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Ballparks of the PGCBL, Colburn Park

Scoreboard at Newark's Colburn Park (Photo courtesy Newark Pilots)
Editors’ Note: This is the second feature in a series on the nine ballparks that make up the Perfect Game Collegiate Baseball League. The series will feature each park and will conclude prior to the start of the 2012 PGCBL regular season in early June.

Part 1: Veteran's Memorial Park, Little Falls

Colburn Park
Team: Newark Pilots
Location: 1160 East Union Street, Newark, N.Y.
Opened: 1930s (no exact date)
Capacity: 2,000

Chronology of teams…
Newark Co-Pilots (New York-Penn League) 1968-1979
Newark Orioles (New York-Penn League) 1983-1987
Newark Barge Bandits (North Atlantic League) 1995-1996
Newark Raptors (Northeast Collegiate Baseball League) 1998-2001
Wayne County Raptors (New York Collegiate Baseball League) 2002-2005
Newark Pilots (PGCBL) 2011 – current

Colburn Park, in the village of Newark, N.Y., opened during the 1930s. Colburn Park is one of the oldest facilities in the Perfect Game Collegiate Baseball League along with Cooperstown’s historic Doubleday Field, Elmira’s Dunn Field and Watertown's Alex T. Duffy Fairgrounds. The facility was built as a Works Progress Administration (WPA) project and is named after Newark village trustee E. Douglass Colburn.

The village of Newark (incorporated in 1853) sits in western New York, 30 miles southeast of Rochester and 60 miles west of Syracuse, in southern Ontario County. The park itself is located on East Union Street (New York Route 31) and is also a long ball away from the historic Erie Canal.

The facility underwent a refurbishment prior to the 2011 PGCBL season. The highlight of the changes was a new scoreboard in left field. The old one was replaced by a beautiful maroon scoreboard from North Carolina State University, donated by Newark Pilots owner Bob Ohmann. New lights and a new entranceway were also added and improvements were made to both the concourse area and the playing surface.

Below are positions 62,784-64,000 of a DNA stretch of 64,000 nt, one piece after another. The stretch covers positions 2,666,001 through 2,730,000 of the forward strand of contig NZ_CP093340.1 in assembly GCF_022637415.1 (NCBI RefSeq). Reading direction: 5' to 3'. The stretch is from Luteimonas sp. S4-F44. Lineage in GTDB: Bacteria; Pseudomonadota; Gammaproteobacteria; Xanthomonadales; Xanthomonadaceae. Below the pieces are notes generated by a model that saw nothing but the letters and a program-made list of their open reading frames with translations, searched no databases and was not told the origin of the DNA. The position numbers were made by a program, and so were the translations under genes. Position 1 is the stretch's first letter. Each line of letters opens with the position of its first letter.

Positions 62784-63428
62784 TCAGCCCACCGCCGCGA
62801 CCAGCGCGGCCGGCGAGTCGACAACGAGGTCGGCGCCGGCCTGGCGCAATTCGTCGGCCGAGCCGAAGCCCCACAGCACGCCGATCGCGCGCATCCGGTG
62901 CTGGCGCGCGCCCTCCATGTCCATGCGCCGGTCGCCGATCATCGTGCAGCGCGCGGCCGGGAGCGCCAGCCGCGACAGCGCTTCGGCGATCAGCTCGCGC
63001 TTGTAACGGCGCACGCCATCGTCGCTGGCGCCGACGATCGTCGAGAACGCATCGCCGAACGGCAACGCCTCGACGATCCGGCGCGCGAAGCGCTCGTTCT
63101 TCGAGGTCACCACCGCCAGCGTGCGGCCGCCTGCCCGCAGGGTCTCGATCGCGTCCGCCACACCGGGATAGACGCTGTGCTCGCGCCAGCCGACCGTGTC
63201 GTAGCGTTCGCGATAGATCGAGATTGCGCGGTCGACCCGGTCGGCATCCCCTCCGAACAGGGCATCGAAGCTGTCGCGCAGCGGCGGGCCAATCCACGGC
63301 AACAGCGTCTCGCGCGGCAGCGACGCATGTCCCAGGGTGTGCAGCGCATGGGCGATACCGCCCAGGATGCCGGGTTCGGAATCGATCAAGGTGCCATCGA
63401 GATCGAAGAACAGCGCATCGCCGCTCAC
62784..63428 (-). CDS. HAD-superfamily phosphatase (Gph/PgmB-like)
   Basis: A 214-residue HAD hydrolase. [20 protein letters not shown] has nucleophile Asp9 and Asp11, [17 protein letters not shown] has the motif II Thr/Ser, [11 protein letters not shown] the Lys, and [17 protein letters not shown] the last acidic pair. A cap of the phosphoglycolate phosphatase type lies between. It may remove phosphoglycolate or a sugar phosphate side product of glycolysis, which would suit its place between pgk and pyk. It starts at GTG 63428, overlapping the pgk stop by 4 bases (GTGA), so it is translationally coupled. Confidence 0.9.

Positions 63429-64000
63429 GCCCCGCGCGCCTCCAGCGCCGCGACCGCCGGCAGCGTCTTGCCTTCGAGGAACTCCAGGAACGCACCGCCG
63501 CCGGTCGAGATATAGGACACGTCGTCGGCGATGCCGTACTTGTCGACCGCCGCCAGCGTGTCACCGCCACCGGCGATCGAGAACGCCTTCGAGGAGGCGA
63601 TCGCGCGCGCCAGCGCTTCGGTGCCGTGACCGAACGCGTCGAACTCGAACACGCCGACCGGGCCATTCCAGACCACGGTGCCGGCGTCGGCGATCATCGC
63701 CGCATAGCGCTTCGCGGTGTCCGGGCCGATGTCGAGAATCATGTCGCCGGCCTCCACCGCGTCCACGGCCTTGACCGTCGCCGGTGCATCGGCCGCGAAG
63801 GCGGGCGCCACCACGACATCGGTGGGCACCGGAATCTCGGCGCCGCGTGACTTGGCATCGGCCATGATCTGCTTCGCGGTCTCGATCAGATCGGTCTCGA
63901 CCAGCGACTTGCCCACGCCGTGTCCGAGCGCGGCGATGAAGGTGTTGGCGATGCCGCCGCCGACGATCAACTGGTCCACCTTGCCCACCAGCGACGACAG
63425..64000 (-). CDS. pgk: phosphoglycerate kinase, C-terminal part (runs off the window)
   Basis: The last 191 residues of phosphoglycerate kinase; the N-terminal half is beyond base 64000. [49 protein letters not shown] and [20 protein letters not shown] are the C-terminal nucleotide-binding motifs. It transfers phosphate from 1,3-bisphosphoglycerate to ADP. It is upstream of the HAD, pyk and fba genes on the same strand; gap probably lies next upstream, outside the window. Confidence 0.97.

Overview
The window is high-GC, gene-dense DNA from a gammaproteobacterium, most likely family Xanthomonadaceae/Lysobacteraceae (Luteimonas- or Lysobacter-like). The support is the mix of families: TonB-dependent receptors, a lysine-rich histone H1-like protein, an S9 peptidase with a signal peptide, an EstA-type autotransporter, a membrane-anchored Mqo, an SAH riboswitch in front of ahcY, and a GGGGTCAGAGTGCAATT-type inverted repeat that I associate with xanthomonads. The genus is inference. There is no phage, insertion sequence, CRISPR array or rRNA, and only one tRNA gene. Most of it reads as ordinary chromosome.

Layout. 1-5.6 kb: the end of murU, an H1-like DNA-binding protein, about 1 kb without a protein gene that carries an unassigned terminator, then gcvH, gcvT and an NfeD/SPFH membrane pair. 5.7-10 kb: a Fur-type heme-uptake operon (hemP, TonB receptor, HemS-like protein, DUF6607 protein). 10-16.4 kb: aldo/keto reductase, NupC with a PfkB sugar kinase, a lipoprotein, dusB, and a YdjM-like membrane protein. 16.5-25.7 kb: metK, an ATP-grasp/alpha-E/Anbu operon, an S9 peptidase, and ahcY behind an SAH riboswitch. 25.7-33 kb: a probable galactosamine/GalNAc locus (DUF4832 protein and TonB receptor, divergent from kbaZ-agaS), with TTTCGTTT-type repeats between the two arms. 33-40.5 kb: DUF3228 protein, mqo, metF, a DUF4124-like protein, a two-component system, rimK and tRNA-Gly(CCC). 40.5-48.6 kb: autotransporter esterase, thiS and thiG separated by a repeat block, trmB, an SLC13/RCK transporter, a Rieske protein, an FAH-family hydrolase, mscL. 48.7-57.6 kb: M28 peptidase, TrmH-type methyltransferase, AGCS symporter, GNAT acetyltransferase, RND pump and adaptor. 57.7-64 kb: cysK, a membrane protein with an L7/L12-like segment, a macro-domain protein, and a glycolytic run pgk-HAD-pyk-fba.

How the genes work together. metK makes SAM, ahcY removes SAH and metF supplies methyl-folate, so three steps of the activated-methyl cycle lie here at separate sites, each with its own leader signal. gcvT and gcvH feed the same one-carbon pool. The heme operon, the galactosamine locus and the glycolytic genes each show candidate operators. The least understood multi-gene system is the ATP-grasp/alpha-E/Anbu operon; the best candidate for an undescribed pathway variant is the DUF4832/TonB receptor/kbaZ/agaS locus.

Taking in a game at Colburn Park still can harken one back to the nostalgia of a prior era. Several sections of elevated wooden bleacher seats adorn both sides of the field. The view from the bleachers is lush and picturesque past the outfield fence where the Erie Canal still runs. Leafy-green trees and a green fence make up the batters’ eye and the trees track all of the way down the right-field wall and snake around the entire facility. On many a summer night, you can see barges making their way down through the Erie Canal.

The sun can be found dancing its way through the Newark sky on the clearest of early and mid-summer evenings. However, the sun makes its descent on the horizon past the left-field wall and it disappears into the trees. If you’re not watching the sun, colorful advertisements, hung on the outfield fence for various local businesses, catch your eye. The view from the bleachers is a good one and while a simple building sits slightly to the right of home plate and serves as the press box, the third-base bleachers offer up a good view of home plate.